The dangers of drinking and driving are all too well known, but many remain puzzled about the rules surrounding open containers of alcohol in a vehicle. After all, regulating the behavior of the driver is one thing, but why try to punish the passenger for having a drink or two? Read on to learn the reasoning behind open container laws and how to stay on the right side of the law.
Not the Time or the Place
To look at driving and riding in a vehicle another way, the laws about driving in a vehicle are based on the idea that alcohol is inappropriate in those circumstances regardless of who is doing the drinking. While there are undoubtedly exceptions, many times when there is a passenger who is drinking, there is a driver who is drinking. Since it's against the law for drivers to drink alcohol when behind the wheel (even if they pass a field sobriety test), one way to ensure that doesn't happen is to ban all open containers inside a car. You are still free to transport unopened containers as long as they are not within easy reach of a passenger. It should be mentioned that state laws about open containers vary, and there are a few states that regulate this particular issue differently.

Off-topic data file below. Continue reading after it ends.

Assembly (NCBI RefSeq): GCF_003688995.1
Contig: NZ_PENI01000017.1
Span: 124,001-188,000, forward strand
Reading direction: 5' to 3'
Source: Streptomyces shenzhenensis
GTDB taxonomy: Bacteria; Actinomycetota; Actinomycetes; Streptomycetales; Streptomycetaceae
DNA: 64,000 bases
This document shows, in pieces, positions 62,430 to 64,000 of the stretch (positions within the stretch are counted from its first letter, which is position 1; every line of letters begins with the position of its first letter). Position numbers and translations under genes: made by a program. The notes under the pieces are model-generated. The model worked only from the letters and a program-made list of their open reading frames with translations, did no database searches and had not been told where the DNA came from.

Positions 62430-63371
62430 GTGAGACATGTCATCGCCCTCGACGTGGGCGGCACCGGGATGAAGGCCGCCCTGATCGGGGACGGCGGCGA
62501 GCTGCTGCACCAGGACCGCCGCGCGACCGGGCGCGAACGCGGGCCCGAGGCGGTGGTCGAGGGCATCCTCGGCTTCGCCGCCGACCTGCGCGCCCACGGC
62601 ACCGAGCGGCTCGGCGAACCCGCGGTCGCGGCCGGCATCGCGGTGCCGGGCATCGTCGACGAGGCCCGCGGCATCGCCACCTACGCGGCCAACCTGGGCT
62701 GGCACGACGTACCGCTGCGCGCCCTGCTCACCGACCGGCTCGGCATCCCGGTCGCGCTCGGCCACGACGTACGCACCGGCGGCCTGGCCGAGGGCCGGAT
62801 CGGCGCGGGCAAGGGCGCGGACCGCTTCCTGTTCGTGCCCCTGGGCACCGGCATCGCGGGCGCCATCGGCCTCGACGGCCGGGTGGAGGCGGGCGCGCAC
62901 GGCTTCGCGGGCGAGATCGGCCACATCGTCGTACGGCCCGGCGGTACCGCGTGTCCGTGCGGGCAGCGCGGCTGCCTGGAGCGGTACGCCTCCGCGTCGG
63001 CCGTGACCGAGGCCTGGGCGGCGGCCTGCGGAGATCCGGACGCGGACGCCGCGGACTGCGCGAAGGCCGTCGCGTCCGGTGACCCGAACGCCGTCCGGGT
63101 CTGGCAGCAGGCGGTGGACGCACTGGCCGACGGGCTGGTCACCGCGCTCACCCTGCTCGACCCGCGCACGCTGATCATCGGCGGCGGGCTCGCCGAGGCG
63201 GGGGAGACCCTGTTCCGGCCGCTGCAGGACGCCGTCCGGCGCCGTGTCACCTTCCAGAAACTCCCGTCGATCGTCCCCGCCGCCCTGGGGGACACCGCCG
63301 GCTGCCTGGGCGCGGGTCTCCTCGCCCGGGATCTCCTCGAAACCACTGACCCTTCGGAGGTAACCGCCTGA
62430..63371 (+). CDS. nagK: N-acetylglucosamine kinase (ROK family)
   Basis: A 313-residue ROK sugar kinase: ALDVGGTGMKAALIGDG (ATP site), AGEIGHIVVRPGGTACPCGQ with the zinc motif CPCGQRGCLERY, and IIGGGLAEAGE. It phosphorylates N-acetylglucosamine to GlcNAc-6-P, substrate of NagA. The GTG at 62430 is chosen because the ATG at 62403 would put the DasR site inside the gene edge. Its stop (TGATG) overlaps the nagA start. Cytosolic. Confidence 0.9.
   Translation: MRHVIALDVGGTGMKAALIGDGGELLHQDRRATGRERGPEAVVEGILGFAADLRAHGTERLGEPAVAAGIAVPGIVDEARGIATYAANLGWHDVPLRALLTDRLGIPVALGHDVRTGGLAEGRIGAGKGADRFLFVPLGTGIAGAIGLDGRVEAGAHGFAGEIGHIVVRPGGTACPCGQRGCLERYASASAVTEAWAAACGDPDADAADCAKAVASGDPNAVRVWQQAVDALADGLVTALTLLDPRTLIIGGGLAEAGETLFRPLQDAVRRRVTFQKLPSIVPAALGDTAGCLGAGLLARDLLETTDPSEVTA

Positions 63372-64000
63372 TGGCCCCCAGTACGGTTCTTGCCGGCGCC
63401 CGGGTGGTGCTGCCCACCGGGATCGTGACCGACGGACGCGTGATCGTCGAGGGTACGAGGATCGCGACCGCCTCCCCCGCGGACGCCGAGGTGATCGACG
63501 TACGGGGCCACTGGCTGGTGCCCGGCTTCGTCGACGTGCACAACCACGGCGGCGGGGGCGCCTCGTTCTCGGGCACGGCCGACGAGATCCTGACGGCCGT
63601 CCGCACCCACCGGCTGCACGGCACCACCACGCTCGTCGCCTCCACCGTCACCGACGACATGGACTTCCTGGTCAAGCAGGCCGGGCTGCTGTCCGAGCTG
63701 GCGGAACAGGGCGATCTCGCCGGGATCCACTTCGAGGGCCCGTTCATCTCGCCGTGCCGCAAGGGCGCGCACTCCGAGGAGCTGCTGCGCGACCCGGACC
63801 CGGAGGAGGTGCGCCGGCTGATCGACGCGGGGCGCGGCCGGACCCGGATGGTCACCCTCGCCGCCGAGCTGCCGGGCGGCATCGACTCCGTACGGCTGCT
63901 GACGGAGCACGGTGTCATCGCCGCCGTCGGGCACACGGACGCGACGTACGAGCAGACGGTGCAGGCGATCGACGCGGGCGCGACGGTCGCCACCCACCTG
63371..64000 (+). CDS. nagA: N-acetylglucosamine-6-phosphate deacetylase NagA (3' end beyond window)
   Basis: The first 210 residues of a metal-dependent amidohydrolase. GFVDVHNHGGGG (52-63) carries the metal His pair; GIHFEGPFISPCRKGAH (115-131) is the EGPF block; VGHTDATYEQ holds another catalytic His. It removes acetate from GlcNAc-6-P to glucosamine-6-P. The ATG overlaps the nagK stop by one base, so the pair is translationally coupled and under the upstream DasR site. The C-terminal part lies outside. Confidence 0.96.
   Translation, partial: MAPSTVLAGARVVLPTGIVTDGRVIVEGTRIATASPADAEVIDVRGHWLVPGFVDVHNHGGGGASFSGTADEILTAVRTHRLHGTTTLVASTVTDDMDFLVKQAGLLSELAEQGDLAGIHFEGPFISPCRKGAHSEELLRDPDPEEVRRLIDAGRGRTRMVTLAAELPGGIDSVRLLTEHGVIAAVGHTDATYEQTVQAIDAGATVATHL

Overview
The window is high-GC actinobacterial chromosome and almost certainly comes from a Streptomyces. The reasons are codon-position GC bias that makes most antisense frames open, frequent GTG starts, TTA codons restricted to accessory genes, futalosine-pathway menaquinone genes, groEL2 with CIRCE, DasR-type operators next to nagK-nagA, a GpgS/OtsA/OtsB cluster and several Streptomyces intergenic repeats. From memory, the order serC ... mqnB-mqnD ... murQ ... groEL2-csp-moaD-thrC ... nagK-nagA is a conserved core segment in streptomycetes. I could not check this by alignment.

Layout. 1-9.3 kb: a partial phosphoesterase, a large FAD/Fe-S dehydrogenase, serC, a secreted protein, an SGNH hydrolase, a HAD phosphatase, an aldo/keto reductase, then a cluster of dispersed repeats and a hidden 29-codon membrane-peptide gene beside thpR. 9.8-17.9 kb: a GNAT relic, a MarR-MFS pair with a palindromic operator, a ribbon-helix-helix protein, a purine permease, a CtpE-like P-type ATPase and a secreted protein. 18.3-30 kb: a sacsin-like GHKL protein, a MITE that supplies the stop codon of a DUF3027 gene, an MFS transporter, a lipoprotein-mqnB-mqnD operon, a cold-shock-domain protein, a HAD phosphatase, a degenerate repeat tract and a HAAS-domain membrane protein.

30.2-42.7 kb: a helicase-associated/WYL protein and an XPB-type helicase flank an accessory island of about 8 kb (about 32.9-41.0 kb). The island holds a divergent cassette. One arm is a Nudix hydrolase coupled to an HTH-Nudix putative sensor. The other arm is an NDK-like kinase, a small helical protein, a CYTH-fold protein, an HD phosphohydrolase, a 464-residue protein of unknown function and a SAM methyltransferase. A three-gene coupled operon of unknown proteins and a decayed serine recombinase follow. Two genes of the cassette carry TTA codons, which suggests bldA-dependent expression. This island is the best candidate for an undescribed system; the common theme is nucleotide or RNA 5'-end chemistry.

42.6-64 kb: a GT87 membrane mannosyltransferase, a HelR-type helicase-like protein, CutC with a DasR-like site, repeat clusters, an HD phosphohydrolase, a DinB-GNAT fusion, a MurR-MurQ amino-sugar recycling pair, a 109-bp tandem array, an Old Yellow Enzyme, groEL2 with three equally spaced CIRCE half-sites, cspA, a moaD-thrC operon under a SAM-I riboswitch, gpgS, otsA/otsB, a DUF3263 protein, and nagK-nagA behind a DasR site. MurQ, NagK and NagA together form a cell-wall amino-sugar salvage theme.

Definitions of Alcohol and Open Containers
It really doesn't matter what the beverage is called—if it contains any alcohol at all, it meets the standards. As long as the beverage is unsealed or opened, it can be beer, wine, a mixed drink, or hard liquor. If the container has been opened and unsealed but is not accessible by the driver or passengers, state law can vary. For example, if you are transporting a bottle of cognac and it has been opened, you might be in trouble in most states unless it's stored in your trunk.
Interestingly enough, if state law prohibits the presence of an open container in the passenger section of a vehicle, it does not matter whether or not the vehicle was parked or in motion. So, that means that if you are parked with the engine off in the parking lot of a park and have an open container, you and any passengers are probably breaking the law. In states that have open container laws, there are exceptions made for party buses, limos, ride sharing situations like Uber or Lyft, and in the back section of motor homes.
Punishments to Expect
Open container violations are usually treated as traffic violations or misdemeanors resulting in a ticket or fine rather than jail time. Often, open container infractions are the icing on the more serious cake of a driving under the influence (DUI) charge. Speak to a criminal defense attorney to find out more about this level of offense.